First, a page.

It starts with “Savage Lifestyle,” which is a break from what we usually hear from The Game. It doesn’t celebrate a lifestyle of drugs and gangs. It still kind of makes excuses for it, blaming the L.A. riots on Bush and a corrupt government, but it seems more self aware than past Game tracks. It’s recognizing the explanation: Rampant poverty breeds rampant anger. But at the same time, when he says “we live savage” he seems to be a little…Sad?…about it. Is Game maturing?
Yet, at the same time, he’s running the promotion for this the way he’s always done it–by ramping up a violent beef with another rapper, this time Meek Mill. Pest Control is one his stronger battle raps, showing a lot of the old fire and grit that made him famous.
The track isn’t on 1992, but nevertheless, the album still feels more like a mixtape than an album. In fact, most of the songs begin with someone else’s work–accappella versions of 1990s hits like Ice-T’s “Colors,” C.R.E.A.M. by Wu Tang Clan, and even Soul II Soul (remember them)? I want to say this is one of the most interesting rap albums I’ve heard in a long time, in the sense that it’s true folk music. Despite the initial tributes on every track, Game doesn’t do his usual thing on this album, which is to say it isn’t a name-dropping tribute to the kings of raps who came before him. Instead, he seems to finally be comfortable with his place in the rap world: He’s as good or better than Ice Cube, Snoop, Dr. Dre, Nas, and all the other rappers he reveres. If success is album sales, he’s more successful than most, having more platinum albums than 50 Cent and owning his own independent record label.
Despite how honest and powerful the album is lyrically, 1992 doesn’t really have a single. Then again, maybe it’s not supposed to. Not too many rappers make albums anymore, but that’s exactly what this is. It starts with timepieces about the L.A. riots and OJ Simpson, then moves into “Young Niggas”–a song about Game’s early childhood, and the first really powerful song on the album. And then, ultimately, it starts to move into adulthood and success on the song “Soundtrack” (with Erykah Badu, and a song Meek Mill actually worked on with him), and, inevitably, to “92 Bars,” Game’s latest dis track and a powerful attack on Mill.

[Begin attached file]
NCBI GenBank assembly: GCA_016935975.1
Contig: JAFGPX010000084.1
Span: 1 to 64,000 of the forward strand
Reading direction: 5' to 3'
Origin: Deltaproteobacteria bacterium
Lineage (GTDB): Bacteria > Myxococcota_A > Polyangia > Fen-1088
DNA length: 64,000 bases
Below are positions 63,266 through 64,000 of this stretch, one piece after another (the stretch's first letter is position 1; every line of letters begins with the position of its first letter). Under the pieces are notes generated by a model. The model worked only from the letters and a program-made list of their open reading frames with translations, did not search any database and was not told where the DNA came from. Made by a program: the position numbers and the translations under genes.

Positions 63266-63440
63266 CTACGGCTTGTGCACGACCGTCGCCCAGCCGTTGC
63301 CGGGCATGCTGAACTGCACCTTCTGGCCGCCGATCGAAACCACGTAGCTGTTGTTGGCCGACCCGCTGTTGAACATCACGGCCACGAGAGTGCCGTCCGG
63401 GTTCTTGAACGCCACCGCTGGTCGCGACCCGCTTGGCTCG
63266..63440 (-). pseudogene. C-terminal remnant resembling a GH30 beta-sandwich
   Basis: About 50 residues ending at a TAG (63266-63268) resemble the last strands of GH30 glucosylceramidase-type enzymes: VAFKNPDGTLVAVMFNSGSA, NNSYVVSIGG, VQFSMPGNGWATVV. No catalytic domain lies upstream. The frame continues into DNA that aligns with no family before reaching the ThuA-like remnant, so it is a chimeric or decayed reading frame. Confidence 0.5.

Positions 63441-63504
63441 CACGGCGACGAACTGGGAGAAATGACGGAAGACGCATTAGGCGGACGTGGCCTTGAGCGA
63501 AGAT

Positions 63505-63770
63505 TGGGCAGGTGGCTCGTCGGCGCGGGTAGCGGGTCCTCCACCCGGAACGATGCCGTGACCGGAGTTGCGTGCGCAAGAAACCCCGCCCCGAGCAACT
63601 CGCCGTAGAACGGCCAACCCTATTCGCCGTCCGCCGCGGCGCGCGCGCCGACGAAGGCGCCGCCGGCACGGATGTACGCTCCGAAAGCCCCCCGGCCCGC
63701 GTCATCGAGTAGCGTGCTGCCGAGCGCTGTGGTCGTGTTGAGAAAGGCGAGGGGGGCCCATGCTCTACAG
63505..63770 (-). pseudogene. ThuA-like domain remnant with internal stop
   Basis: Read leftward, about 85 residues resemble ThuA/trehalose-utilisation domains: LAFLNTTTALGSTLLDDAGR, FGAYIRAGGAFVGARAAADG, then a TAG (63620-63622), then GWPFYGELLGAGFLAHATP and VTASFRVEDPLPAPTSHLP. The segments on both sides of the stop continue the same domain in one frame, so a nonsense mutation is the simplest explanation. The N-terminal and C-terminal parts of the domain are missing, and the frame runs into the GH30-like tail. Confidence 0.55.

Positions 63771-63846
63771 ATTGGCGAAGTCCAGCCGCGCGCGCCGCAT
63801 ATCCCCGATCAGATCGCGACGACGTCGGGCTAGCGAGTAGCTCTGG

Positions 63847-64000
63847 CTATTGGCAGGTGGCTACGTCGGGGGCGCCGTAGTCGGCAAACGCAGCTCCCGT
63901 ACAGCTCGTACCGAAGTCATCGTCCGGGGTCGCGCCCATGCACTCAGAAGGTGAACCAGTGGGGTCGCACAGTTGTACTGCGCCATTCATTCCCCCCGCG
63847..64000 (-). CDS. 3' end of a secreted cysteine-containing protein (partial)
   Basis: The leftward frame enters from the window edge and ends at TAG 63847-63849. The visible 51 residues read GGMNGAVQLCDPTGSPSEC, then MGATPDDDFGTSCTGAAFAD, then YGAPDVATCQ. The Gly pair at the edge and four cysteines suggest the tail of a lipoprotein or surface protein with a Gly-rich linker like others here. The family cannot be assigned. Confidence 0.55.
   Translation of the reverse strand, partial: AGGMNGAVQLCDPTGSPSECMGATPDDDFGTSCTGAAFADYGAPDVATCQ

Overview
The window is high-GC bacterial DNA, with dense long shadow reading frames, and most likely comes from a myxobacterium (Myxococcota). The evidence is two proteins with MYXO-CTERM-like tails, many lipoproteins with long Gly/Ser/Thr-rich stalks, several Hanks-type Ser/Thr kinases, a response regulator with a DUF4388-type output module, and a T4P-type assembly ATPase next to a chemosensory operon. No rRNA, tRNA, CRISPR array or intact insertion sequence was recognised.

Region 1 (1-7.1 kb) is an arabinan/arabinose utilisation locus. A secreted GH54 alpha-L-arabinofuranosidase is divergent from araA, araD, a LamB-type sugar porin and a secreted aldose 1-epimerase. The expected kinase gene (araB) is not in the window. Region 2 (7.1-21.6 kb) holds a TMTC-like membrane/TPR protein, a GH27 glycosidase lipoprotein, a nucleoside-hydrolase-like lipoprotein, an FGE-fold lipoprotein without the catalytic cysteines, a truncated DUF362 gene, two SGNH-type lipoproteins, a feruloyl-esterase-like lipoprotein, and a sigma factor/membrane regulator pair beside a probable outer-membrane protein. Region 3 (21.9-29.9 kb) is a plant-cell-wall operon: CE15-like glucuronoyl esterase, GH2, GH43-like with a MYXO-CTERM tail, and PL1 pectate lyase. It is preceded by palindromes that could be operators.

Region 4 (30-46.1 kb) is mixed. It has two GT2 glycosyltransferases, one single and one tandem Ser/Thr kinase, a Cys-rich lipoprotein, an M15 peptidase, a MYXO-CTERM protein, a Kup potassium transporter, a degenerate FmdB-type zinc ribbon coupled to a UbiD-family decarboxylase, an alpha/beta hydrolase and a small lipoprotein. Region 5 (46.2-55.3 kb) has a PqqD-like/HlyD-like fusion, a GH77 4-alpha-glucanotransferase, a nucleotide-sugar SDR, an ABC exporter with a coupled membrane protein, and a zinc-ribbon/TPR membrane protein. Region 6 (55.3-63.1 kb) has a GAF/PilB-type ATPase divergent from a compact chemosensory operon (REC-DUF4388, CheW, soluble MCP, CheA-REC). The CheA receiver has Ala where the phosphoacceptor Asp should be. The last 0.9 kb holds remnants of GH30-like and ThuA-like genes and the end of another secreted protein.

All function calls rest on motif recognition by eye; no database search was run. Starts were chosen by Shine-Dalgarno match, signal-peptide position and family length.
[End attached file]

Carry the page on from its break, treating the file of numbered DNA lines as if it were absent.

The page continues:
In short, this isn’t Game’s best album. He’s still never outdone his first. But to be able to make a record with wisdom in the same gangsta style he used as a youth is quite something–Jay-Z couldn’t do it, he instead moved on to rap about being a success. Ice Cube and Ice T have fallen off, and haven’t been musically relevant in years. Game is still true to his roots, and hasn’t evolved–but he has matured. Lyrically, 1992 is definitely one of the top 3 Game albums. I’m not going to say Game is the first rapper to mature and release a much more introspective record. Nor is he the first rap folk singer. Game has never been first at anything. He’s a product, not a producer, and an expert, not a pioneer. He’s mastered the art of rap, and he’s still at the top of his game, and 1992 proves he doesn’t even need a radio-ready single to do it. Oh, and real recognize real: Not a single guest rapper. All Game. (Okay, Jeremih appears on the last song but, to be honest, that cut feels like it doesn’t even belong on this record.)